In the first quarter, Inditex also managed to fight against currency headwinds, one of the main threats of these results according to analysts. “The positive impact of the dollar on purchases has compensated for the negative effects of other currencies," said the group’s financial director, Ignacio Fernández, during the conference with analysts.


The bittersweet balance of the first quarter occurs at a time of transformation for Inditex, framed in the global process of adaptation that the fashion industry as a whole is experiencing.


The group, which for years has been emphasizing its omnichannel integration strategy in each results presentation, unveiled its store adjustment plan a few months ago, which has involved 1,046 closures, 2,994 openings and 907 renovations from 2012 to 2017.





Yesterday, the Spanish giant once again emphasized this strategy. In particular, the company has referred to the integration of on and offline stock, which it has described as “very strategic” move. “In terms of cost it has no impact, but it does have a very relevant effect in terms of full price sales, as well as helping in delivery times,” the company pointed out.


At the end of last year, this strategy began to be implemented in Zara in Spain, which allows that if an item runs out on the web but is available in a brick-and-mortar store, the customer can also buy it online. In this case, it favours less stock in the shop at the end of the season.


According to Inditex, this strategy doesn’t involve costs since the technology that allows it, Rfid, is already implemented and no new structure is needed, since online orders are made from the warehouse that already exists in the store and with the existing staff. Throughout this year, the integrated stock will be implemented in all countries in where Zara operates ecommerce platforms.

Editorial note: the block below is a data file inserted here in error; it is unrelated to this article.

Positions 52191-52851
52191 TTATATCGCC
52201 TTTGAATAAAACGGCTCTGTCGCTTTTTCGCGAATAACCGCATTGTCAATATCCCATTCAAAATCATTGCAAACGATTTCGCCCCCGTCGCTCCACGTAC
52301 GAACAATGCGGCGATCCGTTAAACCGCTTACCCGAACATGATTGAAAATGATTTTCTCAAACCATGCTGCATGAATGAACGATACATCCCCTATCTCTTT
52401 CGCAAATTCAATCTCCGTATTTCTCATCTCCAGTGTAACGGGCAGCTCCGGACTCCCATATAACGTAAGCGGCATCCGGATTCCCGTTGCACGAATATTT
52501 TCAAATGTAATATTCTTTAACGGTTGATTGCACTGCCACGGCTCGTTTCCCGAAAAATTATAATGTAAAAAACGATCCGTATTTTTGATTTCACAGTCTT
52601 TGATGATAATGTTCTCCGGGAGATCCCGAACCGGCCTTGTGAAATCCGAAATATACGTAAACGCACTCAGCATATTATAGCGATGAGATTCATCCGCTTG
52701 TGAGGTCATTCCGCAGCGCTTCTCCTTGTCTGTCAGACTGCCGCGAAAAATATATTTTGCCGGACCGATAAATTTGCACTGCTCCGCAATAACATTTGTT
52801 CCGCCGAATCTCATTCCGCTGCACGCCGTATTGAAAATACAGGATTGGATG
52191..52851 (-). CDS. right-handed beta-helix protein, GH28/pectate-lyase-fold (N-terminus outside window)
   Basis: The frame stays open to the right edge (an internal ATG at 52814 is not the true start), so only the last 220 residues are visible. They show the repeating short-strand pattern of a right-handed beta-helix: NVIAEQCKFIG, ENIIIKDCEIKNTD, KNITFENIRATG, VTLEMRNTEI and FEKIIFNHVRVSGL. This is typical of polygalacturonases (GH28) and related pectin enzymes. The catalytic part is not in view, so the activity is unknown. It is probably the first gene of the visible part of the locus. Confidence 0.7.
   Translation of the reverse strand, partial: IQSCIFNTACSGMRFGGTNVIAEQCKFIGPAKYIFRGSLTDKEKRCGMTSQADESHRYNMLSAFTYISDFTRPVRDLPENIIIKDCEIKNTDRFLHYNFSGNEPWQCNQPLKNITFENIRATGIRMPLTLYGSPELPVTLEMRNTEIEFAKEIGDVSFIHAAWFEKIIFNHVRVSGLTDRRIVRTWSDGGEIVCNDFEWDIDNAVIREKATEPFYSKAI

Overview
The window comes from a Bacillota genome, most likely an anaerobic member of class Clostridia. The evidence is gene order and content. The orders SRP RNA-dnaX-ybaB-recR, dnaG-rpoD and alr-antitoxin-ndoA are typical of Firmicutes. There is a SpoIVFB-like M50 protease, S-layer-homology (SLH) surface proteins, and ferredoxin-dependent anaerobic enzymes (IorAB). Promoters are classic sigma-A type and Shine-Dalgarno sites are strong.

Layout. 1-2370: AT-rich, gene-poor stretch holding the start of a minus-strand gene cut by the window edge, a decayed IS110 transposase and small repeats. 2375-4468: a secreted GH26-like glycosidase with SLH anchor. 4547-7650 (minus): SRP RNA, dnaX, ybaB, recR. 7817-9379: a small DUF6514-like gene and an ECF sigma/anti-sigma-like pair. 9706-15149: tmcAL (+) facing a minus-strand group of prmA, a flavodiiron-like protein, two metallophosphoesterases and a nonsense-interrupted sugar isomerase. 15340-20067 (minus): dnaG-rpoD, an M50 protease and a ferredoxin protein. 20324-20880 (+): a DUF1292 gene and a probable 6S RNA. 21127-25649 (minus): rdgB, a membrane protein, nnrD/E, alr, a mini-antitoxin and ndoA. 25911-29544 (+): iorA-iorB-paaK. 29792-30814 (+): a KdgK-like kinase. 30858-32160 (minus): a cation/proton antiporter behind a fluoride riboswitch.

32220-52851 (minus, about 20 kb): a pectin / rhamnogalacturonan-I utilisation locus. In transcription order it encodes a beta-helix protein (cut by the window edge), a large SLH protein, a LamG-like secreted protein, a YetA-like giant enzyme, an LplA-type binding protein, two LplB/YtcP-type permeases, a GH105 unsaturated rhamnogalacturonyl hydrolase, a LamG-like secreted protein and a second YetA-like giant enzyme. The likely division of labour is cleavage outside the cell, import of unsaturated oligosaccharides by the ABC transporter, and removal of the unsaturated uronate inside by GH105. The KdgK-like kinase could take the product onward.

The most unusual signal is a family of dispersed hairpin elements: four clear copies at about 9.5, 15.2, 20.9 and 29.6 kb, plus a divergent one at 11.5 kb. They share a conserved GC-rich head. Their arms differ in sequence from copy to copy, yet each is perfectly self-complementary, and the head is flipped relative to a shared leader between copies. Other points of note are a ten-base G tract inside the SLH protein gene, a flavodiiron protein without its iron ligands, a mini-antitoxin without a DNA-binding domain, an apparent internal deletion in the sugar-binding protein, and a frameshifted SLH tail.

In parallel, the group has continued to reorganize its store network. The first quarter was the second in its history that Inditex ended up with net closures, with 27 shops less. The company reduced its brick-and-mortar presence of all retail chains except Oysho, Uterqüe and Zara Home. From the company they insist that “it’s better to talk about commercial surface, because it reflects the business evolution better”. In this sense, the company plans to increase its sales floor by 6% this year and between 6% and 8% in the coming years.

Participation rules



Validation policy for comments: 

MDS does not perform prior verification for the publication of comments. However, to prevent anonymous comments from affecting the rights of third parties without the ability to reply, all comments require a valid email address, which won’t be visible or shared.
Enter your name and email address to be able to comment on this news: once you click on the link you will find within your verification email, your comment will be published.

0 comments — Be the first to comment